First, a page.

speciation l.
Skip this Video
Loading SlideShow in 5 Seconds..
Speciation PowerPoint Presentation
Download Presentation

Loading in 2 Seconds...

play fullscreen
1 / 15

Speciation - PowerPoint PPT Presentation

  • Uploaded on

Speciation. Level 1 Biological Diversity Jim Provan. Campbell: Chapter 24. Modes of speciation. Reproductive barriers form boundaries around species and the evolution of these barriers is the key biological event in the origin of new species:

I am the owner, or an agent authorized to act on behalf of the owner, of the copyrighted work described.
Download Presentation

PowerPoint Slideshow about 'Speciation' - Patman

An Image/Link below is provided (as is) to download presentation

Download Policy: Content on the Website is provided to you AS IS for your information and personal use and may not be sold / licensed / shared on other websites without getting consent from its author.While downloading, if for some reason you are not able to download a presentation, the publisher may have deleted the file from their server.

- - - - - - - - - - - - - - - - - - - - - - - - - - E N D - - - - - - - - - - - - - - - - - - - - - - - - - -
Presentation Transcript


Level 1 Biological Diversity

Jim Provan

Campbell: Chapter 24

modes of speciation
Modes of speciation
  • Reproductive barriers form boundaries around species and the evolution of these barriers is the key biological event in the origin of new species:
    • An essential episode in the origin of a species occurs when the gene pool of a population is separated from other populations of the parent species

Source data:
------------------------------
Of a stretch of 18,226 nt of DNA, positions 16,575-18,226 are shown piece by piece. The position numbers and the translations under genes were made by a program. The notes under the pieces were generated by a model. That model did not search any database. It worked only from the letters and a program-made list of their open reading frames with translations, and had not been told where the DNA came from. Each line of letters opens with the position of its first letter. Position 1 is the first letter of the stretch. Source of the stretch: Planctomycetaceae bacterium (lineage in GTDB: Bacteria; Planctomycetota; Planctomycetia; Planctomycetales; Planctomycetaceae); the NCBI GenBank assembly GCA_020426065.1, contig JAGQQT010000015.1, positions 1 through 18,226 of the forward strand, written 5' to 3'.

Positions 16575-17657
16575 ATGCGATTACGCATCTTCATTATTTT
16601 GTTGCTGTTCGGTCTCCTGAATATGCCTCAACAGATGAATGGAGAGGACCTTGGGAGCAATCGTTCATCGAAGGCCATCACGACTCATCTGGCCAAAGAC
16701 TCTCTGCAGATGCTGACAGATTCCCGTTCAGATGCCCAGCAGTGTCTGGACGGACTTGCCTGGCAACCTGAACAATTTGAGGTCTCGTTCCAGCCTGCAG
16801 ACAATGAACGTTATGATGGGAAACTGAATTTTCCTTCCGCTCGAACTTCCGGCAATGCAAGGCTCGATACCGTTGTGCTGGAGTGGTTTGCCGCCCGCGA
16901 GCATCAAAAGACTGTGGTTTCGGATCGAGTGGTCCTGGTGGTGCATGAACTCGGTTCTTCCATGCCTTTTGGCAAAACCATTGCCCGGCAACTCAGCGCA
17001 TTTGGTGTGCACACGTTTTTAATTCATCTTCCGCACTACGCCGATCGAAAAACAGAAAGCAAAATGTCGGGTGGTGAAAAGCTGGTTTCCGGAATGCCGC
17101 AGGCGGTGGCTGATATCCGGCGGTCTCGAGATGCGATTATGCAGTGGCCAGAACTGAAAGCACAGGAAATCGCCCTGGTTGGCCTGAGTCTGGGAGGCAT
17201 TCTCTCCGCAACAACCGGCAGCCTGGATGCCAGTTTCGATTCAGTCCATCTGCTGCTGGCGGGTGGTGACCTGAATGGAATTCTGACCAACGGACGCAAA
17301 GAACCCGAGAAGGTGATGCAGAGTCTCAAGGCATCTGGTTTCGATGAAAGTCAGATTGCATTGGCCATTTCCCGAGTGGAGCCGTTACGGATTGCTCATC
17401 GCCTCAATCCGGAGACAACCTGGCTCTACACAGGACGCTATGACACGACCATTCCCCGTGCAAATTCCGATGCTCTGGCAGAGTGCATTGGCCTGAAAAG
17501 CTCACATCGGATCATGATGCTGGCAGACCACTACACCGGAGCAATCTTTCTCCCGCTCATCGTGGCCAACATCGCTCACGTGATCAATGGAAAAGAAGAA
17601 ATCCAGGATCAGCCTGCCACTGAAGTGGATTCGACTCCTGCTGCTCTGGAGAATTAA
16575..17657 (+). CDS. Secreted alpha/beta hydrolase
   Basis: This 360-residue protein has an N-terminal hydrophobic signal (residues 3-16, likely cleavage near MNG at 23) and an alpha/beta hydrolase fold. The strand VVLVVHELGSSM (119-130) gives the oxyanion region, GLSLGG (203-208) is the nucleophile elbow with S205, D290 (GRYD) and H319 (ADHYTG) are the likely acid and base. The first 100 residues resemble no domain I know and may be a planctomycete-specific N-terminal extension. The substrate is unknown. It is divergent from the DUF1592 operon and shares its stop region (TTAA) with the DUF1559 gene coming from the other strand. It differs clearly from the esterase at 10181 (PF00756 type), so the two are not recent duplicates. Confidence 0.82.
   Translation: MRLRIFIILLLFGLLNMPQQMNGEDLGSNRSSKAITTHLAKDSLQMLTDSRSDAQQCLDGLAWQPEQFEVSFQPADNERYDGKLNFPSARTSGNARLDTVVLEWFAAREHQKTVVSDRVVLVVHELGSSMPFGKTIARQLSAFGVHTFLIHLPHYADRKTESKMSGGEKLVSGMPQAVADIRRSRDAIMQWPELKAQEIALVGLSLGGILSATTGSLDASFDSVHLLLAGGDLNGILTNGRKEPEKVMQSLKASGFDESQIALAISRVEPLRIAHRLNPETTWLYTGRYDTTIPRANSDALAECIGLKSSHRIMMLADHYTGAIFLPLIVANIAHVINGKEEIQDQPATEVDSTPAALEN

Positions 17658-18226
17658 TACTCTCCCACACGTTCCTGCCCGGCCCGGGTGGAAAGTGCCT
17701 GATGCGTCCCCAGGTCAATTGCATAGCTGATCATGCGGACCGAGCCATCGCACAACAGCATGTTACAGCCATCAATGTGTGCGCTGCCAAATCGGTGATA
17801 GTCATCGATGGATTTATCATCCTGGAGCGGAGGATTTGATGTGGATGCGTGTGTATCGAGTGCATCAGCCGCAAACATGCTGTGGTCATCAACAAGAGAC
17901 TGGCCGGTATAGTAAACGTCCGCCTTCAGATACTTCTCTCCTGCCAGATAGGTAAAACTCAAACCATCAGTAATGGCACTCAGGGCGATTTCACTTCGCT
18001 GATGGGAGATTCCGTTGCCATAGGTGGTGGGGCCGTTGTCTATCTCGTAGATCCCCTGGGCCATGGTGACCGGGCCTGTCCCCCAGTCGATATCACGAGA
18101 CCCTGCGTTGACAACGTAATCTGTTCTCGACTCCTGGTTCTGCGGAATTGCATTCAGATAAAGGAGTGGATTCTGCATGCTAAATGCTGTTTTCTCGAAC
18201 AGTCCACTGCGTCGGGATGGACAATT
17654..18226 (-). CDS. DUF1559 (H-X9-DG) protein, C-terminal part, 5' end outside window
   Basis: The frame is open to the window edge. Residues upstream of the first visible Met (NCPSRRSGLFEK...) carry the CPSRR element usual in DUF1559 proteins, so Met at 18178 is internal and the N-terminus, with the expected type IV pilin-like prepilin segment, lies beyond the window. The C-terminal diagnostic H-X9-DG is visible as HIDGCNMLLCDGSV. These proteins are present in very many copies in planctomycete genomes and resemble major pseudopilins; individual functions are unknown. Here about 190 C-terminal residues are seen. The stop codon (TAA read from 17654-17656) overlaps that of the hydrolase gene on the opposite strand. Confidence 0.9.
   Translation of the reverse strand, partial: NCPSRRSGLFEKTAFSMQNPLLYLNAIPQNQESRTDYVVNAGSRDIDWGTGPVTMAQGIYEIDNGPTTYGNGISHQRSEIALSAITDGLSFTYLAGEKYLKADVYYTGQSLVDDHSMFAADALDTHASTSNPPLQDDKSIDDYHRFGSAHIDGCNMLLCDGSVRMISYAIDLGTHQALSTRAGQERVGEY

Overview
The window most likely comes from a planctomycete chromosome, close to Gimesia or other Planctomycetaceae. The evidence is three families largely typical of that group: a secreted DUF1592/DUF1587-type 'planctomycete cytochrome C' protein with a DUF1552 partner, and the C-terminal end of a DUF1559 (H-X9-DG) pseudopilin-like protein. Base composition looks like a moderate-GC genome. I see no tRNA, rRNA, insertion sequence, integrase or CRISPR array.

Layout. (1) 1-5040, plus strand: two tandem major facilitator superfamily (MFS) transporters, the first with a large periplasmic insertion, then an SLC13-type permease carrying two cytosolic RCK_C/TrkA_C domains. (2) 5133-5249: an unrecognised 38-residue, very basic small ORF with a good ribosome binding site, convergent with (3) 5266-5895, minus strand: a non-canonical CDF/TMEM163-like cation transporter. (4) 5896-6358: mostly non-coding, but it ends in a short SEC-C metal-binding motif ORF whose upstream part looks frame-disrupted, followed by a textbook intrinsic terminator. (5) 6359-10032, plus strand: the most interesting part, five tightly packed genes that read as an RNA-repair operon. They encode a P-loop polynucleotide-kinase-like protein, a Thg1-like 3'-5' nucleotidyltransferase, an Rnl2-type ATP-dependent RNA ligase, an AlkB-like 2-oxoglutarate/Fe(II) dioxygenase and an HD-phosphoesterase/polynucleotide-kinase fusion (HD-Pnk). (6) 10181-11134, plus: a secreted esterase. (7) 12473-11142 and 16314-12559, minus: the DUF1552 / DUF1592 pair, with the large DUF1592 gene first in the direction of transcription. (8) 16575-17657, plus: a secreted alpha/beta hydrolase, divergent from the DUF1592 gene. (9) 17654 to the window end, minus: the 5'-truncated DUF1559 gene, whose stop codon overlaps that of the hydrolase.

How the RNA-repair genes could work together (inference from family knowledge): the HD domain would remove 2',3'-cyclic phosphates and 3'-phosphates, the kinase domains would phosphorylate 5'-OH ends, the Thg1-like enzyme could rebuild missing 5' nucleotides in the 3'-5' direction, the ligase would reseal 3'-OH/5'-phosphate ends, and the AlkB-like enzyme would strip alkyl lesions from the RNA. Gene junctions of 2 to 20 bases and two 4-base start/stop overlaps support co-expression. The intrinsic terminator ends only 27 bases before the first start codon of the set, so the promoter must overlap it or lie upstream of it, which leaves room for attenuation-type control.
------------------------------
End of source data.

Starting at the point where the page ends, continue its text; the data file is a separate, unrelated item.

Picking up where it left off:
• This genetically isolated splinter group can follow its own evolutionary course: selection, drift and mutation are not balanced by gene flow
  • There are two general modes of speciation:
    • Allopatric speciation
    • Sympatric speciation
allopatric speciation
Allopatric speciation
  • Allopatric speciation occurs when the initial block to gene flow is a physical barrier that isolates the population:
    • Geological processes can fragment a population:
      • Emergence of mountain ranges, movement of glaciers, formation of land bridges, subsidence of large lakes
      • Small populations may become isolated after migration
    • Extent of barrier needed to isolate populations depends on the ability of the organism to disperse (mobility in animals, pollen, seed and spore movement in plants):
      • Both rims of the Grand Canyon are populated by the same species of birds, but different, unique species of rodents
allopatric speciation in the pupfish
Allopatric speciation in the pupfish
  • In Death Valley, isolated springs are remnants of a historical river network
  • Each inhabited spring contains its own species of pupfish (Cyprinodon spp.) which is found nowhere else in the world
  • Probably derived from a single ancestral species whose range was fragmented when the region became arid
conditions favouring allopatric speciation
Conditions favouring allopatric speciation
  • When populations become allopatric, speciation can occur as isolated gene pools diverge genetically:
    • A small, isolated population is more likely to change substantially enough to become a new species than a large one
    • The geographic isolation of a small population usually occurs at the fringe of the parent population’s range
    • Peripheral isolates are good candidates for speciation:
      • The gene pool of the peripheral isolate probably differs from that of the parent population since fringe inhabiters usually represent the most extreme genotypes
      • Genetic drift will continue to change the gene pool until a large population is formed
      • Evolution caused by selection is likely to take a different direction in the peripheral isolate than in the parent population
    • Most peripheral isolates do not survive long enough to speciate
adaptive radiation on island chains
Adaptive radiation on island chains
  • Adaptive radiation is the evolution of many diversely adapted species from a common ancestor
  • Example is Darwin’s finches in the Galapagos
  • Multiple events of colonisation, adaptation, speciation and recolonisation
sympatric speciation